Like most things, repair costs rise, and the cost of a roof replacement today will most likely be higher than a roof installed 10 years ago. Especially in economically-difficult times, board members will feel pressure to cut costs, or stem the tide but oftentimes that expectation is unrealistic.
“It's very difficult to cut costs because upwards of 70 to 80 percent of a budget is typically comprised of debt service, real estate tax, wages and benefits, insurance and utilities,” says Prisand. “It's very hard to cut, so what buildings are doing is getting into energy-efficient appliances and light bulbs. The most important thing in the last two years is converting from oil to gas heat, and some buildings are also able to put in systems where they can generate a lot of their own electricity. Buildings are recouping their outlay investment in between three to four years. As a result, it’s vital to properly fund the reserves by raising fees accordingly,” he says.
When it comes to raising maintenance fees, it’s important to consider how residents find out, and what kind of communication level the board has with their neighbors.
“Boards should present the owners with a detailed budget that will show why the increase is needed,” says Mayer. To obtain approval for an increase in fees, management must meet with the board and present their reasons for the increase and then face a sometimes more difficult challenge—informing the unit owners. “We would suggest there be an open meeting where things are explained and charts are given out showing historical trends and how much of the budget is basically fixed, and what the needs are. Typically it’s the real estate tax that’s the prime driver of maintenance, followed by labor costs. There’s an educational and political aspect to it,” says Prisand.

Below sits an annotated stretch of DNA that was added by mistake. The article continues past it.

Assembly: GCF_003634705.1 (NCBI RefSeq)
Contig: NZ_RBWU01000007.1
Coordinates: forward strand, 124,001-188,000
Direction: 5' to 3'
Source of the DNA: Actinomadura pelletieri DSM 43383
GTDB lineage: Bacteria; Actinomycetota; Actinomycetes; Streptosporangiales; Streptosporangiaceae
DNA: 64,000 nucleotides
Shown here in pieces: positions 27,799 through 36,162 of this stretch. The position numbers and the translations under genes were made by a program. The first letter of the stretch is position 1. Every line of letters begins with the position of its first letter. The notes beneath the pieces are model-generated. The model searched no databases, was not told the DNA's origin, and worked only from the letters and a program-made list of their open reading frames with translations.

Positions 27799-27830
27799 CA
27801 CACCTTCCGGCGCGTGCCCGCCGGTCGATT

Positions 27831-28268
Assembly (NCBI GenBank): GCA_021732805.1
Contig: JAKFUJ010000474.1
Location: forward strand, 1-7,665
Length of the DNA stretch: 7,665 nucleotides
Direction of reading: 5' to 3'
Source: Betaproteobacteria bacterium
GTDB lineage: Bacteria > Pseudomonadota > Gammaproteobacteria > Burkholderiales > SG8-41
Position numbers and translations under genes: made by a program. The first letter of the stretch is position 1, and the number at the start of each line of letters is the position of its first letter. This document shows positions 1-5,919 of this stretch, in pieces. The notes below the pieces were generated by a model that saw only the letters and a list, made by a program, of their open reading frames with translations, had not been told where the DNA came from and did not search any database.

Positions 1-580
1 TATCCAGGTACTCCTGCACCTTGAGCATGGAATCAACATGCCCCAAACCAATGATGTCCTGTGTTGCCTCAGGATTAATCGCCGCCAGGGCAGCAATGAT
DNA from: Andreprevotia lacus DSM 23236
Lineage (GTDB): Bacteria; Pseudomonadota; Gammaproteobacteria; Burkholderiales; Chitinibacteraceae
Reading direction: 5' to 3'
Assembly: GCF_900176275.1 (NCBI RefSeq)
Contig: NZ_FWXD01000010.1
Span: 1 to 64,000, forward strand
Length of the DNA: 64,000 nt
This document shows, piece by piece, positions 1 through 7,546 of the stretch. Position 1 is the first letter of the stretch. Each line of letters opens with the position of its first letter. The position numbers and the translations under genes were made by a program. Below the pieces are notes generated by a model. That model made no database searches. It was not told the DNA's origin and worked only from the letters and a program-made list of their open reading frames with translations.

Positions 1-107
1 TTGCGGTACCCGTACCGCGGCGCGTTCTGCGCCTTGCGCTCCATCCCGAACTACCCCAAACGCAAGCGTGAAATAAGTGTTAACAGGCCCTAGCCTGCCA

Reserve studies are done by a qualified engineer who calculates how much money is needed to cover replacements and repairs throughout the building or property. For example, let’s say the engineer determines the roof has seven years of life left before it needs to be replaced. The cost is $100,000. To raise that much money, the board or association will need to save a minimum of $14,000 per year just to cover this replacement (it’s assumed that you don’t have anything put aside).
The reserve study calculates the expected life of all of the building systems. Then it can be determined if fees need to be raised to cover the cost. Keeping the study up to date is important. It all depends on what the board or association is responsible for. You have buildings and HOAs, which have limited responsibility on the units themselves vs. condominium or cooperative associations where you have to fund for roofs and so on,” says Jon Gosnell, community manager at K.A. Diehl, a community association management company in Mt. Laurel, New Jersey.
Another budgeting tool is special assessments. Unlike reserve budgets, which factor into maintenance fees and follow a predetermined savings plan, special assessments raise cash all at once for a project that needs immediate funding. “Special assessments should be left for unanticipated circumstances. If you plan for operations and reserve funding, special assessments should be just that, something special like excess snow removal. It’s the age-old expression, and an ounce of prevention is worth a pound of cure,” says Gosnell.
All too often boards misuse special assessments as a way to keep maintenance fees artificially low. “If you’re doing an operating assessment every single year, it becomes a de facto maintenance fee because you’re doing it every year. You would get the same result except for the political aspect that you can say maintenance is ‘x.’ It’s a semantics issue,” says Prisand.